August 19, 2014

From The Vaults: Mod Essentials: In The Beginning

Once more into the vault my friends, once more into the vault. Step back in time, to a time when the modcast was young and fresh. Take a giant step outside your current listening constraints and journey with me back to a not so distant past, all the way back to 2008. I've opened up the vaults and dusted off a classic modcast that I think you'll enjoy. Again.

Listen Now

Recently a friend --we'll call him Minnesota Mark -- asked me what mod is. More than that, he asked if I could put together a short playlist of the best mod songs. And you know, I was blown away by how difficult a task that turned out to be. I found that you can't narrow down to a dozen or so the most quintessential mod songs. Not to mention it's a totally subjective thing. What I think of as quintessential mod songs will be much different than another mod's picks. And what is quintessential anyhow? Again it's pretty subjective. I think I would define the quintessential mod songs as the songs that made me a mod early on -- mostly these were the songs that I simply loved that were already considered mod songs. As I thought about it though, I realized that quintessential mod songs are also those that when I hear them they make me think mod, they make me think of the mod sound and what it means to be a mod. They need not be original quote unquote mod songs.

Anyhow, Minnesota Mark's question got me to thinking: I bet there are a lot of people who'd be interested in hearing what I think are the most quintessential mod songs. At least I hope so. So, I'm going to do a periodic series of modcasts picking the dozen or so most essential mod sounds -- each time corresponding with a specific genre unique to mods, or a specific mod era. For this modcast I'm starting where you should start, at the beginning, in the sixties. Thank you to Mark for asking the question of what a mod is and what mod music sounds like and getting this ball rolling. For the early mods it really all started rolling with the soul sound. I could go back to the jazz roots of mod -- the modernists, but this modcast is only supposed be a thirty minute affair and we're already going to blow that out of the water. So, let's jump up to the modernists' next gen children; the first 'mods' as it were and their love affair with all things soulful. all things bluesy, all things dancable. This podcast just barely skims the surface of what the sixties mod sound was like, but at least it's a start.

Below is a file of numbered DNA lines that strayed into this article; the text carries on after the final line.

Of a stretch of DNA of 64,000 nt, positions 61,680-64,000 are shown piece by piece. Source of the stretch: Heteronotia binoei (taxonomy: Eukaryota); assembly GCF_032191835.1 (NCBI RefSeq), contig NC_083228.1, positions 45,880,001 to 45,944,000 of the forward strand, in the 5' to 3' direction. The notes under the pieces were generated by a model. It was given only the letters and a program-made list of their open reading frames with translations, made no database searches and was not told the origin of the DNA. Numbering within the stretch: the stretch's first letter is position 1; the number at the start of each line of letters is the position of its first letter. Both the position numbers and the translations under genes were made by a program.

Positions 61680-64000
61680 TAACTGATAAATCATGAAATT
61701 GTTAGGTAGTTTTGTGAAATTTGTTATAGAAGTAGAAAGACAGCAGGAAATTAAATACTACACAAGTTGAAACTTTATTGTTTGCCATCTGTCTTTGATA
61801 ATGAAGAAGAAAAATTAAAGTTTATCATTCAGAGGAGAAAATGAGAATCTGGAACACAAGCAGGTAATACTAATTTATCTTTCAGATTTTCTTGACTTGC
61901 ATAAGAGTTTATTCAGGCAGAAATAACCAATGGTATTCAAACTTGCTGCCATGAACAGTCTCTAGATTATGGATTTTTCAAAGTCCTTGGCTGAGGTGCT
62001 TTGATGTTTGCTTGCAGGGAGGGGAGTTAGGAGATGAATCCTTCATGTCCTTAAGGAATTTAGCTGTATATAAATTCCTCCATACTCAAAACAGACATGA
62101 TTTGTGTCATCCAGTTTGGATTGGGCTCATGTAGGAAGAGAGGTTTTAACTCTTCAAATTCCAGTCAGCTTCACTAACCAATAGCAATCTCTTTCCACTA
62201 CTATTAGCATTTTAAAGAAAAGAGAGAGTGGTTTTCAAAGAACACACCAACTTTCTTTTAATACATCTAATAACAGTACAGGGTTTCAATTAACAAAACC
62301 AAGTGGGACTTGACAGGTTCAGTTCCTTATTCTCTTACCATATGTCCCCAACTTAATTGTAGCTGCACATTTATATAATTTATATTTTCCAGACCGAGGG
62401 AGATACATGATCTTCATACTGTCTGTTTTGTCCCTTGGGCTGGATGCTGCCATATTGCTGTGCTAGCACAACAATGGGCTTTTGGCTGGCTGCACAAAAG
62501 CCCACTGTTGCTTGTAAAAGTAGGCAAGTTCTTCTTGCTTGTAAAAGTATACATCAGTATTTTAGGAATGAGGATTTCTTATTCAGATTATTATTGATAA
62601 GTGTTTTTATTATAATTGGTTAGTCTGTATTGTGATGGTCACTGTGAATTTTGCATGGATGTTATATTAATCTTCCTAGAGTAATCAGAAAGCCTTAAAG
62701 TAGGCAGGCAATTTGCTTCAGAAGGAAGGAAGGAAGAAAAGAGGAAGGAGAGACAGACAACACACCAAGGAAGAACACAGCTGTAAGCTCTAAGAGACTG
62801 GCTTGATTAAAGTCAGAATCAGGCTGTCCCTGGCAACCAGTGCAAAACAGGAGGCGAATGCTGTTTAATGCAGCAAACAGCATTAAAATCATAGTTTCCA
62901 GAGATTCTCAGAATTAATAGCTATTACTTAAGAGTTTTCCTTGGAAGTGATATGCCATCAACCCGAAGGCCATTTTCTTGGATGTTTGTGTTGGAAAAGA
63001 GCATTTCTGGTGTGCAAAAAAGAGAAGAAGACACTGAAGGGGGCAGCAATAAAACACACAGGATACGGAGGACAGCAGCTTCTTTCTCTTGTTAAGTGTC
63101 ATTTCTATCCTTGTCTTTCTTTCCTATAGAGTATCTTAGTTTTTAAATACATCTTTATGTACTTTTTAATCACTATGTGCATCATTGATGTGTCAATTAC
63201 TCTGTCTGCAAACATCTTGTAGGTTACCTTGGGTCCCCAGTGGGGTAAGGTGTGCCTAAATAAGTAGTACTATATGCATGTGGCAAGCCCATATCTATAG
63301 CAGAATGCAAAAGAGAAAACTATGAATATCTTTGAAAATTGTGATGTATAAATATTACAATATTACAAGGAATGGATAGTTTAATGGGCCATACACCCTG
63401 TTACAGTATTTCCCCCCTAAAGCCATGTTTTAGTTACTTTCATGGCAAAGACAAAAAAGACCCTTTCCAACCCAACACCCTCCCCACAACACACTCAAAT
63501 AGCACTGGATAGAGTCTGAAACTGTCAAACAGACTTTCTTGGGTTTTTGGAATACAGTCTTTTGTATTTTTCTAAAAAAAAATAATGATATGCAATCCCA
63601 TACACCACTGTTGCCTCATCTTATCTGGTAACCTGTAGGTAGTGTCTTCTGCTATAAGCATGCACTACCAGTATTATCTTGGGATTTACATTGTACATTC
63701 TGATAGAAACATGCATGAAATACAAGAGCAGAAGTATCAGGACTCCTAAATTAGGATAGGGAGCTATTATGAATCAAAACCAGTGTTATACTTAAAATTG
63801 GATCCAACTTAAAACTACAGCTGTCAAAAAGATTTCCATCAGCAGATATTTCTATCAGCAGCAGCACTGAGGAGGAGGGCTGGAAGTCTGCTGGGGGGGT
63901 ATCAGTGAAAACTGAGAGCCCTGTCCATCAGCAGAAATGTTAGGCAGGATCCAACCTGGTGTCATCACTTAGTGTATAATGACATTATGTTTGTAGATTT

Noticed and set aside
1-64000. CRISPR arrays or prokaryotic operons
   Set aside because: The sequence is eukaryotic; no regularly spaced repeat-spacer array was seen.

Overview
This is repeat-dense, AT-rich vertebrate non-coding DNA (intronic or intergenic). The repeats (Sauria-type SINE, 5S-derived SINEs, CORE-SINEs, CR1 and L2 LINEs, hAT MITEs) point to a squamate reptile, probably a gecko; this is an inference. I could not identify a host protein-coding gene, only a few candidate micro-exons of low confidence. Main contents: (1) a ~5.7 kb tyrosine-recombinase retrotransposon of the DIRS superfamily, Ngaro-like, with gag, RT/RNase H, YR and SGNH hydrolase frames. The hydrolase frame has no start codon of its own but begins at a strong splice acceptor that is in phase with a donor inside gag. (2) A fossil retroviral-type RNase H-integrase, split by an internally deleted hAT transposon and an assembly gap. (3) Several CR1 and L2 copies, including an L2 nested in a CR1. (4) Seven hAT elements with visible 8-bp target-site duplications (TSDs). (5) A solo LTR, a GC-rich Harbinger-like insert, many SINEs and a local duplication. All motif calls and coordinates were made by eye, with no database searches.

J.J. Jackson -- But Its Alright
The Miracles -- Tears of a Clown
Edwin Starr -- 25 Miles
Georgie Fame & The Blue Flames -- Money (That's What I Want)
The Who -- I Can't Explain
The Creation -- Biff Bang Pow
Small Faces -- Wham Bam Thank You M'am
The Kinks -- Set Me Free
The Monkees -- I'm Not Your Steppin' Stone
The Zombies -- She's Not There
The Easybeats -- Friday on my Mind
Strawberry Alarm Clock -- Incense & Peppermints

So, what are your essential sixties mod songs? I'm dying to find out from people what they see as the quintessential mod sound. E-mail me at and let me know.

The Small Faces -- Rollin' Over

Edwin Starr -- 25 Miles


Radio Schmaydio said...

Huh. Well, I'd never put the Strawberry Alarm Clock on there.

Curiously, I've just assayed this question and here's the deal as I see it.

You have to make up complete playlists covering all the essential Mod ages, and that turns out to be a lot.

1. Blue Note Jazz: Jimmy Smith, Lee Morgan etc. Danceable, groovy jazz.

2. British Hammond Groups: Georgie Fame, Brian Augur, Wynder K. Frog et al.

3. Soul: This really comprises the bulk of true Mod music, I expect. You could start with Pete Couzens Mod 100. Major Lance, "Night Train," etc.

4. British Mod Associated Groups: The Who, The Kinks, Small Faces, The Action, The Creation. Sort of split between what people are now calling Freakbeat and more R&B groups.

5. Trojan era sixties ska and lover's rock, plus a bit of Latin Boogaloo. So, "007" Desmond Dekker and "Ali Baba" by John Holt, then "El Watusi" by Ray Barreto.

6. Mod Revival: Jam, Squire, Lambrettas, Chords, Secret Affair.

7. 2 Tone/2nd Wave Ska: Specials, The Beat, Madness, The Selector, Bodysnatchers.

8. 3rd Wave Ska: The Untouchables, Mighty Mighty Bosstones, Less Than Jake, and the rest.

9. Maybe Acid Jazz. The James Taylor Group could work here. Plus I think a lot of recently unearthed Library Music works here. It's very danceable sixties jazz influenced, lots of organ. Stuff like John Hawksworth's collection Mo' Hawk. All that Italian sixties soundtrack stuff.

Frank from North Pole said...

No taking too seriously!!
It's mod and it roc... MODS!